Next Step: India To Provide Next Step in Evolution Of Drum & Bass

Next Step: India To Provide Next Step in Evolution Of Drum & Bass

7 February 2012

I remember when I first heard jungle music. I was ten years old and had wandered into my local high street record store looking to buy any old pop music cassette. They had Prizna - Fire (Feat. Demolition Man - Urban Shakedown Remix) playing over the speakers. I bought it home and loved the fast paced drums, rinsing basslines and “motor-mouth” MCing so much that I had it on repeat for days, driving my mother mad. She couldn't understand it at all, which made me like it even more.

How could I know as a ten year old kid what I was really listening to; what was going on after-hours in raves across the city.

In 1994 jungle was in its heyday; Shy FX, Brockie, and Stevie Hyper D were already household names. New kids on the block Andy C and MC Skibadee were rising fast and helping to create new styles, which were changing the popular sound of what was to be known as drum and bass. Back in my bedroom, I literally played this tape so much so, that it eventually broke. This is where I left the scene. For the time being. Subconsciously I thought jungle was for older kids, and the excitement over jungle was forgotten in the midst of heavy metal and teenage rebellion.

Fast forward to 2002, and my first drum and bass rave, one of the infamous One Nation parties. Even though I was eight years older and had already heard the music before, the experience of hearing that music churn out its lower frequencies on a major soundsystem, with hyper MCs drilling through the flow and the buzz of ravers, made it sound right in its natural environment, and much better because of it. The music was also faster, more influenced by electronic production and less based around reggae and ragga samples. It wasn't even called jungle anymore, it was called drum and bass.

This transition had occurred towards the mid nineties, partly because people in the scene were trying to shake off jungle's bad boy image, and also partly because production processes had become more sophisticated. Moving away from samples of old reggae and funk records, the sounds were synthesised, slicker and futuristic, allowing greater potential for diversity of styles. By the new millennium there existed a new generation of artists such as Bad Company and Pendulum defining the sound and taking drum and bass to new heights of popularity around the world.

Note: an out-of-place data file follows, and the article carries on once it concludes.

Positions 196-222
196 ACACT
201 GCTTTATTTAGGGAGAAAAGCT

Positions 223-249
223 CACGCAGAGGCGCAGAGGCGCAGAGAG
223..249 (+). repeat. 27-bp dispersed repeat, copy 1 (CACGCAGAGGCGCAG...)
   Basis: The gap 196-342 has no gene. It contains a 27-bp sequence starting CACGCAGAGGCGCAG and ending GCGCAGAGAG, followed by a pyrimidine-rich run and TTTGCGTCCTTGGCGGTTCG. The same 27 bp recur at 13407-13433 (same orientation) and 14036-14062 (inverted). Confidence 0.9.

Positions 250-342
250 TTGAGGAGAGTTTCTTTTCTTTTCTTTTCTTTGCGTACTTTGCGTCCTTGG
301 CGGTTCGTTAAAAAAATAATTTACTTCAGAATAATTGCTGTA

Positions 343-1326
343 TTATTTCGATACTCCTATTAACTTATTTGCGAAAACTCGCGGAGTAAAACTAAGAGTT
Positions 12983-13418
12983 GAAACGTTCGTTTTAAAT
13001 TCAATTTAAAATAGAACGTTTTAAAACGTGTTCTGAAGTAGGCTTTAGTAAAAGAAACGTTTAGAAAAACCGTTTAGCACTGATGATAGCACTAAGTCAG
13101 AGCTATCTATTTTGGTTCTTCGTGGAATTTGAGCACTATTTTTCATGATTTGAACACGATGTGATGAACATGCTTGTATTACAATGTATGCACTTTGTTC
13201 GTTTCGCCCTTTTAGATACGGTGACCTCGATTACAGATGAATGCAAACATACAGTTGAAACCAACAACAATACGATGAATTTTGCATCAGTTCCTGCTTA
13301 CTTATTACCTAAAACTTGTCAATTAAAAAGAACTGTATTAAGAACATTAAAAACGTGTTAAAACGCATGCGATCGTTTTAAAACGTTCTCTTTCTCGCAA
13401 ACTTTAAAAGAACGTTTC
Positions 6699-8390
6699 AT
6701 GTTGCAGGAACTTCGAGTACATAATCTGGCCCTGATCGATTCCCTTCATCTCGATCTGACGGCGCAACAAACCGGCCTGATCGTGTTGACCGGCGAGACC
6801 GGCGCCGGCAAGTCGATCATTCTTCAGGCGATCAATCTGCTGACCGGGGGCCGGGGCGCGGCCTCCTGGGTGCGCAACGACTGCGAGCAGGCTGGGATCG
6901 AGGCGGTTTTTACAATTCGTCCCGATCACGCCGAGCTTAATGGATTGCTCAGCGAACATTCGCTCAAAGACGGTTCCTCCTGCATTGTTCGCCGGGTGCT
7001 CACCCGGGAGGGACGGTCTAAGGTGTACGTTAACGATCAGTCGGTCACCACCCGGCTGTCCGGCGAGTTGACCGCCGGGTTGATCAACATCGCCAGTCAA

This moment in 2002 when drum and bass finally seemed to be emulating if not surpassing the popularity of its predecessor jungle, represents a middle point in the history of the genre, both in terms of the major shift from jungle culture to the sound and culture we know of today, but also in that it occurred roughly somewhere in the mid nineties, about eight years after jungle was born.

Since this time, a more vocal and bigger sounding style of drum and bass has emerged. Producers have come away from their bedroom computers and moved into large studios (either a good or bad thing depending on your preferred sound), but at least drum and bass is moving forward, changing. This is important. Perhaps this less sub-bass focused style has helped drum and bass define the dubstep phenomenon which momentarily threatened its popularity, or maybe it is just a natural evolution which has taken shape around the pioneering work of artists like Pendulum and Subfocus. In any case, drum and bass continues to evolve, an essential part of its survival.

It has surprised us all with its reluctance to die under the wobbles of dubstep's popularity and retreat into the alleys of retrospective “old school nights”. It still needs to continue to move with the times, and what it really needs is a totally fresh perspective on the sound, one that perhaps the UK cannot give it.

That is why I was excited to hear that drum and bass has made its way to India. The first ripples of a burgeoning drum and bass scene have started to emerge in cities across the country with events such as BASSFoundation and Bass Camp. Clubs like Zenzi Mills (now closed) who kick started it down in Mumbai and Zook in New Delhi are being graced by scene leaders emerging to fly the flag for drum and bass in India. Artists such as Vachan Chinnappa, Bay Beat Collective, and BASSFoundation alongside young guns such as Ox7gen are helping to push this sound to the masses.

The rise in popularity has seen drum and bass being included for the first time ever into the music policy of India's biggest festival Sunburn, on the experimental stage, curated by Vachan Chinnapa.

But with such a varying sound and idea of what drum and bass means, between each DJ, event promoter, and producer, as yet there seems to be no consensus on what the Indian drum and bass scene is. That's a good thing. As yet anything goes; and that means that anything is also possible.

I for one am interested to see what develops of the Indian drum and bass scene, as the inevitable rise in popularity continues, and artists influence the next generation of promoters and producers into action.

The Indian drum and bass sound will undoubtedly evolve very fast over the next few years. Make sure that during this time you're locked in to Wild City for the premiere front line connection to the rise of Indian drum and bass as it happens.

*Later this week, drum and bass legends Concord Dawn are heading over to play the 6th edition of BASS CAMP Festival. Details here*


Words: Jack Christie


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